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Prevention of coagulase-negative staphylococcal central venous catheter-related infection using urokinase rinses: a randomized double-blind controlled trial in patients with hematologic malignancies.

Author(s): van Rooden CJ, Schippers EF, Guiot HF, Barge RM, Hovens MM, van der Meer FJ, Rosendaal FR, Huisman MV

Affiliation(s): Department of General Internal Medicine/Endocrinology, Leiden University Medical Center, Albinusdreef 2, PO Box 9600, 2300 RC Leiden, the Netherlands.

Publication date & source: 2008-01-20, J Clin Oncol., 26(3):428-33.

Publication type: Randomized Controlled Trial; Research Support, Non-U.S. Gov't

PURPOSE: Fibrin deposition at the intraluminal surface of the indwelling part of the central venous catheter (CVC) surface increases the risk of CVC-related coagulase-negative staphylococci (CoNS) infection. Therefore, repetitive enzymatic dissolution of fibrin by urokinase might reduce the risk of CVC-related infection. We undertook this study to investigate whether three times weekly urokinase rinsing of CVC reduces the incidence or severity of CVC-related infections by CoNS in patients undergoing intensive cytotoxic treatment for hematologic malignancies. PATIENTS AND METHODS: In a double-blind setting, all consecutive patients with a CVC were randomly allocated to receive either urokinase rinses (5 mL of 5,000 U/mL) or placebo (saline), both three times weekly. RESULTS: The percentage of patients with at least one positive culture with CoNS was lower in patients receiving urokinase compared with patients receiving placebo (26% v 42%, respectively; relative risk [RR] = 0.61; 95% CI, 0.39 to 0.94). Major CVC-related CoNS infection occurred less frequently in patients receiving urokinase versus placebo (1.2% v 14.1%, respectively; RR = 0.09; 95% CI, 0.01 to 0.50). Secondary complications, including CVC-related thrombosis, were observed less frequently in the urokinase group compared with the placebo group (1.3% v 9.0%, respectively; RR = 0.14; 95% CI, 0.02 to 0.82). No severe bleeding complications attributable to urokinase were observed. CONCLUSION: Three times weekly urokinase rinsing reduces the incidence of CVC-related CoNS infection in patients treated with intensive cytotoxic therapy for hematologic malignancies, with acceptable safety.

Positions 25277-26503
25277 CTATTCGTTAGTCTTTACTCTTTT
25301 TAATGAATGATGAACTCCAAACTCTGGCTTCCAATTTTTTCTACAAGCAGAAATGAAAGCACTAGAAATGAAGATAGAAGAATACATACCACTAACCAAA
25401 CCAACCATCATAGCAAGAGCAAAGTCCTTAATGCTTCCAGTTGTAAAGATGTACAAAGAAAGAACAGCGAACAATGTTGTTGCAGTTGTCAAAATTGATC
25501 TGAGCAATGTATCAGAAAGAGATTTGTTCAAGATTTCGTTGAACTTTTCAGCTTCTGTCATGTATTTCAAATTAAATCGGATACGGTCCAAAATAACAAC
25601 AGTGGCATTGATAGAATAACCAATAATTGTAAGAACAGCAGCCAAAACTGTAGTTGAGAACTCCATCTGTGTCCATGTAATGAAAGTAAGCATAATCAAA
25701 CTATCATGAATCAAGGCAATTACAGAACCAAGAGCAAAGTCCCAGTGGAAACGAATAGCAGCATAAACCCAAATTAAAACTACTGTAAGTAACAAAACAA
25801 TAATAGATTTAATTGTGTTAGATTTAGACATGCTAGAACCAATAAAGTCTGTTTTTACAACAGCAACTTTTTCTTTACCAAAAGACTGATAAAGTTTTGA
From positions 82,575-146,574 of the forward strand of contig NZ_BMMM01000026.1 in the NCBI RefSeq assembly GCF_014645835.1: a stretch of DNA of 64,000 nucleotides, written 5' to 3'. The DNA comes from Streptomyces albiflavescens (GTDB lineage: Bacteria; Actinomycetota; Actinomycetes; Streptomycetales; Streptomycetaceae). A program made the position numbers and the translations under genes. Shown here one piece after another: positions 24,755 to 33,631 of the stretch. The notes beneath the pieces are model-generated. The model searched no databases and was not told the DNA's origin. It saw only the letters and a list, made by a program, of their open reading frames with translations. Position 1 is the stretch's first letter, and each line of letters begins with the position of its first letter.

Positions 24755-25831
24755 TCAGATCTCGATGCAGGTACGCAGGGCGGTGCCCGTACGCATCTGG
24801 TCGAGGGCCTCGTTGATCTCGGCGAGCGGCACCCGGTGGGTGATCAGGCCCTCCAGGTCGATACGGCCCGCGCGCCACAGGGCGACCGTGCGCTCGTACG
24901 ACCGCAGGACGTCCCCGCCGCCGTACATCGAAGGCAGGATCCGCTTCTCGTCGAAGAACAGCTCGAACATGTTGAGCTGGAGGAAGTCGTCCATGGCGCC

Page last updated: 2008-03-26

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